Read more at location 617

Art may seem to involve broad strokes, grand schemes, great plans. But it is the attention to detail that stays with us; the singular image is what haunts us and becomes art. Even in the midst of pain, this singular image brings delight. The artist who tells you different is lying.

Read more at location 691

It is impossible to get better and look good at the same time.

Read more at location 838

Remember that in order to recover as an artist, you must be willing to be a bad artist. Give yourself permission to be a beginner. By being willing to be a bad artist, you have a chance to be an artist, and perhaps, over time, a very good one.

Read more at location 841

When I make this point in teaching, I am met by instant, defensive hostility: “But do you know how old I will be by the time I learn to really play the piano/act/paint/write a decent play?” Yes … the same age you will be if you don’t. So let’s start.

Read more at location 843

Just as a recovering alcoholic must avoid the first drink, the recovering artist must avoid taking the first think. For us, that think is really self-doubt: “I don’t think this is any good….”

Read more at location 1041

success or failure, the truth of a life really has little to do with its quality. The quality of life is in proportion, always, to the capacity for delight. The capacity for delight is the gift of paying attention.
Read more at location 1261


Anger is meant to be listened to. Anger is a voice, a shout, a plea, a demand. Anger is meant to be respected. Why? Because anger is a map. Anger shows us what our boundaries are. Anger shows us where we want to go. It lets us see where we’ve been and lets us know when we haven’t liked it. Anger points the way, not just the finger. In the recovery of a blocked artist, anger is a sign of health.

Anger is a tool, not a master. Anger is meant to be tapped into and drawn upon. Used properly, anger is use-full.

Read more at location 1381
The universe will reward you for taking risks on its behalf.
Read more at location 1399
A discovery is said to be an accident meeting a prepared mind.
Read more at location 1414
I have learned, as a rule of thumb, never to ask whether you can do something. Say, instead, that you are doing it. Then fasten your seat belt. The most remarkable things follow.
Read more at location 1436
The universe is prodigal in its support. We are miserly in what we accept.
Read more at location 1462
Remember the maxim “Leap, and the net will appear.”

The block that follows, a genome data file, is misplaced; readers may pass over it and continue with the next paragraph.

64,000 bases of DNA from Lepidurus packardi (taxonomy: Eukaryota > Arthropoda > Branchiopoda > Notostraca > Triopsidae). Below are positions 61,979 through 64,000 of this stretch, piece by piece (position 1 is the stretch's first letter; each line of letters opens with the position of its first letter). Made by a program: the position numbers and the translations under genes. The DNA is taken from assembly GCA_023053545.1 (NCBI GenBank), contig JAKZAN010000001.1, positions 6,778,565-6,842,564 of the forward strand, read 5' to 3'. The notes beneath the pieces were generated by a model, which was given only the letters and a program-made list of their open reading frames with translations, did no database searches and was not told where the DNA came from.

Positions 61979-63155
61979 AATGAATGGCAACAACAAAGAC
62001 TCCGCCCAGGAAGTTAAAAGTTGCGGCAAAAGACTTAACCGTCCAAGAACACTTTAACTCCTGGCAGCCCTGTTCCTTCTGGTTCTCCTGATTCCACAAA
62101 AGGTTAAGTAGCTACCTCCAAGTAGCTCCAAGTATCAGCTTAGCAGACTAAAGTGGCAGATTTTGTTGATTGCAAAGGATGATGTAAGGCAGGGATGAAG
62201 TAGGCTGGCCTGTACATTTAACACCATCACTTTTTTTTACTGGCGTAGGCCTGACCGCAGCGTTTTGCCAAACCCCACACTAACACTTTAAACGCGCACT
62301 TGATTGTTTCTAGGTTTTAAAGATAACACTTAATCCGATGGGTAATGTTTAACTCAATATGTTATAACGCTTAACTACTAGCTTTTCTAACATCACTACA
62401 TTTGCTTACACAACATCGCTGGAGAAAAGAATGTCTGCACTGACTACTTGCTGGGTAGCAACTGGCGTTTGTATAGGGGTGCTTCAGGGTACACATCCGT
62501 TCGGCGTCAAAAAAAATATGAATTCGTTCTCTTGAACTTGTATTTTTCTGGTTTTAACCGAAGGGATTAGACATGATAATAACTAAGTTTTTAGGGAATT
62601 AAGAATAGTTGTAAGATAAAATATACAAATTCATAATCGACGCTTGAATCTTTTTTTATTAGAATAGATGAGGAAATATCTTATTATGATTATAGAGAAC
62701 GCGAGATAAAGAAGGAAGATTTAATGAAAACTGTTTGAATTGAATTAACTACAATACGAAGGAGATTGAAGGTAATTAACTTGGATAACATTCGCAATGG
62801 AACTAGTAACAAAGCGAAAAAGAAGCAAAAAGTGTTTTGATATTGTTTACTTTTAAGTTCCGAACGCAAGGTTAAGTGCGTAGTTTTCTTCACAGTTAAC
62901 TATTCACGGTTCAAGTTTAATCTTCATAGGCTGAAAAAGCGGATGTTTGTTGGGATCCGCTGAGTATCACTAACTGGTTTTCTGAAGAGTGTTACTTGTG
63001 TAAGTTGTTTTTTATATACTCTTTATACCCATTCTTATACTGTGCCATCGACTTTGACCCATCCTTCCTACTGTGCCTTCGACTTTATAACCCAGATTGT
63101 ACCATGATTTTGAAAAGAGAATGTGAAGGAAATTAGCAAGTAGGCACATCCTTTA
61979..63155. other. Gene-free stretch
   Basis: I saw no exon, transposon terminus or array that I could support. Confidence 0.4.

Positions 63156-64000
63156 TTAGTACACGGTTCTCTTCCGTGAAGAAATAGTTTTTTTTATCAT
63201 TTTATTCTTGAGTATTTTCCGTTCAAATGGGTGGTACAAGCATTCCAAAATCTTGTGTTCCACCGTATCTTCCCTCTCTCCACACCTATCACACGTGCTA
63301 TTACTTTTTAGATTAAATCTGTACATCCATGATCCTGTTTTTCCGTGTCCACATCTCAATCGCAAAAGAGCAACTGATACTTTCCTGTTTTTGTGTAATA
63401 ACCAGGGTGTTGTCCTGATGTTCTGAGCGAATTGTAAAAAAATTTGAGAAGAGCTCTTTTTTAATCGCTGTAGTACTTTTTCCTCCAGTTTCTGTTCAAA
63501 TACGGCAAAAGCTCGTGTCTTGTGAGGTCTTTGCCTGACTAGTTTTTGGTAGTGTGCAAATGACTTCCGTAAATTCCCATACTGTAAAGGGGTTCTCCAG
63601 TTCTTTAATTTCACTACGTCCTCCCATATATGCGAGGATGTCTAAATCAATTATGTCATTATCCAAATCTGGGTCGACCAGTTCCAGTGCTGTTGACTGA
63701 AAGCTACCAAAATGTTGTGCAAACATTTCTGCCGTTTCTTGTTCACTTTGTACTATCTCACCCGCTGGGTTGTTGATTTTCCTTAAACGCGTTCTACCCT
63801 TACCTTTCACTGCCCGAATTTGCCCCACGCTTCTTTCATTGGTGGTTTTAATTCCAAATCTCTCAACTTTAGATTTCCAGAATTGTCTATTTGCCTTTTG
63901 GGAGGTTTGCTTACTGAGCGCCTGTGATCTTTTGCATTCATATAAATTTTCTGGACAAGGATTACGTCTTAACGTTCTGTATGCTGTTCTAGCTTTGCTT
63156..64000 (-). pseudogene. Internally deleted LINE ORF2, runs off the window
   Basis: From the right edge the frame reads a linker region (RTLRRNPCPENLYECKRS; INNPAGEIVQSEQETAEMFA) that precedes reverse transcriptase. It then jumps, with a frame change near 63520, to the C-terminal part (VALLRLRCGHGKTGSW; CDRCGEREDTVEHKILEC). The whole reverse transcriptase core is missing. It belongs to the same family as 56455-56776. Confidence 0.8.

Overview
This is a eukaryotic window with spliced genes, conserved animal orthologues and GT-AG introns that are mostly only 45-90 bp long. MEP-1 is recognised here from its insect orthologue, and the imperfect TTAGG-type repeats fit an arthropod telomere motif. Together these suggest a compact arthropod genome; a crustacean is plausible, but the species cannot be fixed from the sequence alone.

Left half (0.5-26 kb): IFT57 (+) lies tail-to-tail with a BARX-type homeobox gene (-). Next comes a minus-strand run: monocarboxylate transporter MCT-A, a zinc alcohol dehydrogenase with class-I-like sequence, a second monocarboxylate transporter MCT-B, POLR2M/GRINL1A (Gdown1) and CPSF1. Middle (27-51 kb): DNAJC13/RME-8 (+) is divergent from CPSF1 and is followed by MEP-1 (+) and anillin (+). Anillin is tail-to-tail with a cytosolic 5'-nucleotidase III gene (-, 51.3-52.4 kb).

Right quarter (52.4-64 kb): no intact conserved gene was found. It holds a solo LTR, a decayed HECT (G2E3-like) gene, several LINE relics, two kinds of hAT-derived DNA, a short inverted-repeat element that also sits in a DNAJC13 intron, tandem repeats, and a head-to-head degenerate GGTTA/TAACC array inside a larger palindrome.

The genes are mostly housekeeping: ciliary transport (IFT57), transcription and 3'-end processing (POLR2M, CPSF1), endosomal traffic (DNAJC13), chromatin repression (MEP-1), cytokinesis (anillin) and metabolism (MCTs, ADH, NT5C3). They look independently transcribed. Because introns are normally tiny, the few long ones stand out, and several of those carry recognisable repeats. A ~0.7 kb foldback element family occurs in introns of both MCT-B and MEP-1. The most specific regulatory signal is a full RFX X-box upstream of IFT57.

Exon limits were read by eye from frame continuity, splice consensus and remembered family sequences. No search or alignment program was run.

Read more at location 1465
When people do not want to see something, they get mad at the one who shows them.
Read more at location 1488

As artists, we must learn when criticism is appropriate and from whom. Not only the source but the timing is very important here.

Read more at location 1527

We must learn to let the flow manifest itself where it will—not where we will it.
Read more at location 1927
There is the risk you cannot afford to take, [and] there is the risk you cannot afford not to take.
Read more at location 2066
You will do foolish things, but do them with enthusiasm. COLETTE
Read more at location 2094

Always leave enough time in your life to do something that makes you happy, satisfied, even joyous. That has more of an effect on economic well-being than any other single factor.


Read more at location 2196

True life is lived when tiny changes occur.
Read more at location 2285
 Perfectionism has nothing to do with getting it right. It has nothing to do with fixing things. It has nothing to do with standards. Perfectionism is a refusal to let yourself move ahead. It is a loop—an obsessive, debilitating closed system that causes you to get stuck in the details of what you are writing or painting or making and to lose sight of the whole. Instead of creating freely and allowing errors to reveal themselves later as insights, we often get mired in getting the details right. We correct our originality into a uniformity that lacks passion and spontaneity.
Read more at location 2396
Once we are willing to accept that anything worth doing might even be worth doing badly our options widen.
Read more at location 2445
Imagination is more important than knowledge.
Read more at location 2592
To be blunt, most academics know how to take something apart, but not how to assemble it.
Read more at location 2613
Do not call the inability to start laziness. Call it fear.
Read more at location 2935
Play can make a workaholic very nervous. Fun is scary.
Read more at location 3180
He who knows others is wise; he who knows himself is enlightened.
Read more at location 3336
I must learn that as an artist my credibility lies with me, God, and my work. In other words, if I have a poem to write, I need to write that poem—whether it will sell or not.
Read more at location 3406

You are lost the instant you know what the result will be.


Read more at location 3490

Do not fear mistakes—there are none.


Read more at location 3639

Map is not territory, and without reference points from within your own experience, you cannot extrapolate what the morning pages and artist dates can do for you.
Read more at location 3874

Leave a Reply

Your email address will not be published. Required fields are marked *